Vancouver's iconic Gastown steam clock turns 35 years old today, and if that's much younger than you expected, clockmaker Ray Saunders says that was his intention.

"The idea was to make it blend with Gastown's history and make it look like it's been here 100 years, and a lot of visitors come to see it and they think it is 100 years old!"

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Tourist watch the steam clock in Vancouver's historic Gastown neighbourhood. (Leonard G./Wikipedia)

The local business community paid Saunders to install the clock in 1977 as part of the historic neighbourhood's revival, but its operation has since been financed by the City of Vancouver.

"It was my first effort at building a clock, and I didn't really know what I was doing. But it turned out pretty good, and I'm very proud of how popular the clock is today."

Since then he has created a few more for cities worldwide, including Whistler, Port Coquitlam, Indianapolis, and Otaru, Japan.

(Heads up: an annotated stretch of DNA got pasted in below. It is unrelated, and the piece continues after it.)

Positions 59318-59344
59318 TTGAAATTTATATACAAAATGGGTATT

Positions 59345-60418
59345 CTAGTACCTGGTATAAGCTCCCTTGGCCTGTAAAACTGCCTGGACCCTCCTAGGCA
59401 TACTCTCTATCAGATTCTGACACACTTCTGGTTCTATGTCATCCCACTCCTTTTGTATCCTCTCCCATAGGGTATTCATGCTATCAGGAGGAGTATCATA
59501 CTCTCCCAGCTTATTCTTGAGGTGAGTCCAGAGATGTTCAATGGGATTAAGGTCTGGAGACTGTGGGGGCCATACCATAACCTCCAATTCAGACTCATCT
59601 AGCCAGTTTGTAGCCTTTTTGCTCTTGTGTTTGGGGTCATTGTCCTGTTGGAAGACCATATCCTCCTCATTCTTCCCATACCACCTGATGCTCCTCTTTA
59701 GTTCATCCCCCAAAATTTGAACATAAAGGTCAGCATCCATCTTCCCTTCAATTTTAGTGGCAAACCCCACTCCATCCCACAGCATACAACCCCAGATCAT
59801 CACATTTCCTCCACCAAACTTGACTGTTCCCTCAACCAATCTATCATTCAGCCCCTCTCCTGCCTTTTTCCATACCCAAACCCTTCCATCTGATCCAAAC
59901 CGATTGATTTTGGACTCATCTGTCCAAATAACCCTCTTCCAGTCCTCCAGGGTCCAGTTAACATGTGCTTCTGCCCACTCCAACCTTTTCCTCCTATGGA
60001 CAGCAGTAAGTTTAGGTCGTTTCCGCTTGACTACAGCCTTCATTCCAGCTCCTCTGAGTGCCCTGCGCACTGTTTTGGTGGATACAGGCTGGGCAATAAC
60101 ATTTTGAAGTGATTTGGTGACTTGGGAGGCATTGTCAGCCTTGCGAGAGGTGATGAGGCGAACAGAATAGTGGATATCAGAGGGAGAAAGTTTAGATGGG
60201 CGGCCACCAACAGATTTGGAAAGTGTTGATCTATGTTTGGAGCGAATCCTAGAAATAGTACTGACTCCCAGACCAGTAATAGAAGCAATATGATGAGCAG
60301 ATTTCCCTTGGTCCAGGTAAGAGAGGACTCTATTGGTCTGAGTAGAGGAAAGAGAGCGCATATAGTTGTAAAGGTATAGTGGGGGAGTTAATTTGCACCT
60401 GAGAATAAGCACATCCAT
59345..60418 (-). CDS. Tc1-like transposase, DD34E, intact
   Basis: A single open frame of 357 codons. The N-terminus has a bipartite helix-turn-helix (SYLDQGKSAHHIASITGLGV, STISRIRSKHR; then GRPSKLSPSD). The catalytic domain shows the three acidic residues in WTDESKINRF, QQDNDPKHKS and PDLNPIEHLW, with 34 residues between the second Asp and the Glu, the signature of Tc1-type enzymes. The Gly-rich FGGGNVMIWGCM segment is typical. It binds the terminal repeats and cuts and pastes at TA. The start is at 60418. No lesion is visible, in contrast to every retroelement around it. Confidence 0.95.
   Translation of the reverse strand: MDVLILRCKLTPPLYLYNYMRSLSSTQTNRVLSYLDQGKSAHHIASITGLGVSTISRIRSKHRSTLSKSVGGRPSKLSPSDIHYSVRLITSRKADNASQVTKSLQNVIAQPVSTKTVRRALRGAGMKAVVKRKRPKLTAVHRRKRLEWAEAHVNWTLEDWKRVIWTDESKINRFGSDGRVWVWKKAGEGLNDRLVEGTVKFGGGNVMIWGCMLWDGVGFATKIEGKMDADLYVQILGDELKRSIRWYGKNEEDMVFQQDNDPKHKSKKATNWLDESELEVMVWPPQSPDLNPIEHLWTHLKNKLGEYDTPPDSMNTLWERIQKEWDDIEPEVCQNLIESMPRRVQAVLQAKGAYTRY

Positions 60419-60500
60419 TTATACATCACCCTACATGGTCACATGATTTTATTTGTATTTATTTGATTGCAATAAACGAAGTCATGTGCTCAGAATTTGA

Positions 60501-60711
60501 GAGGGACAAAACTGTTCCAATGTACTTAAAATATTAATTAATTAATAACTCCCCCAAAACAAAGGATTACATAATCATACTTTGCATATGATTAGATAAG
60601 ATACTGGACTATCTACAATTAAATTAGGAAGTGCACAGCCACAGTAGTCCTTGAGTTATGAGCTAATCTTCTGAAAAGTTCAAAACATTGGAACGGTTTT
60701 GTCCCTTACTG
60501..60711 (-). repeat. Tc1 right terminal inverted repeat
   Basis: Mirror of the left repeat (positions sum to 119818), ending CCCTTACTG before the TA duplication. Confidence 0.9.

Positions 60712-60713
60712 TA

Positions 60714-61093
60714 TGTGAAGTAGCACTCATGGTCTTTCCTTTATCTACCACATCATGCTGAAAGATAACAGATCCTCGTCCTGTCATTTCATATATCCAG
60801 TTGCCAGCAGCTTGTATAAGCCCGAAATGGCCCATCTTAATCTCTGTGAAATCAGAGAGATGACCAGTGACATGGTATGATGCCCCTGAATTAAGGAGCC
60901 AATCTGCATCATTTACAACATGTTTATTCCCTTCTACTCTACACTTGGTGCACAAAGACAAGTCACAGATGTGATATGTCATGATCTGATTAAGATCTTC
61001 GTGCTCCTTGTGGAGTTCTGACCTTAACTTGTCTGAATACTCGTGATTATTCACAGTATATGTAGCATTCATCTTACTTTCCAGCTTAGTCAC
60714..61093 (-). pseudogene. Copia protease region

Monday at noon Saunders will be down at the steam clock celebrating its anniversary and letting kids try out some of the whistles for a clock he is sending to Australia this fall that will play Waltzing Matilda.

Steam engine turning the gears

The clock is powered by steam from the city's downtown centralized heating system, which drives a piston inside a miniature steam engine inside the clock.

That engine in turn drives a series of ball-weights, chains and gears, which in turn drive a conventional pendulum, which in turn powers the clock's time-keeping mechanism that was custom-built in England based on a 1875 design.

But the clock is not entirely steam powered. It also has three small electric motors to help operate two internal fans, one of which blows the steam out the top, and another that controls the valves that play the tunes on the five steam whistles mounted atop the clock case.

The large central whistle, which was taken off the CPR steam tug Naramata, counts off the full hours while the four auxiliary whistles chime the Westminster Quarters every quarter hour. The number of chimes matches the number of quarter hours that have passed.

"The bronze is going to stand up for another 100 years, at least," Saunders said of his original creation.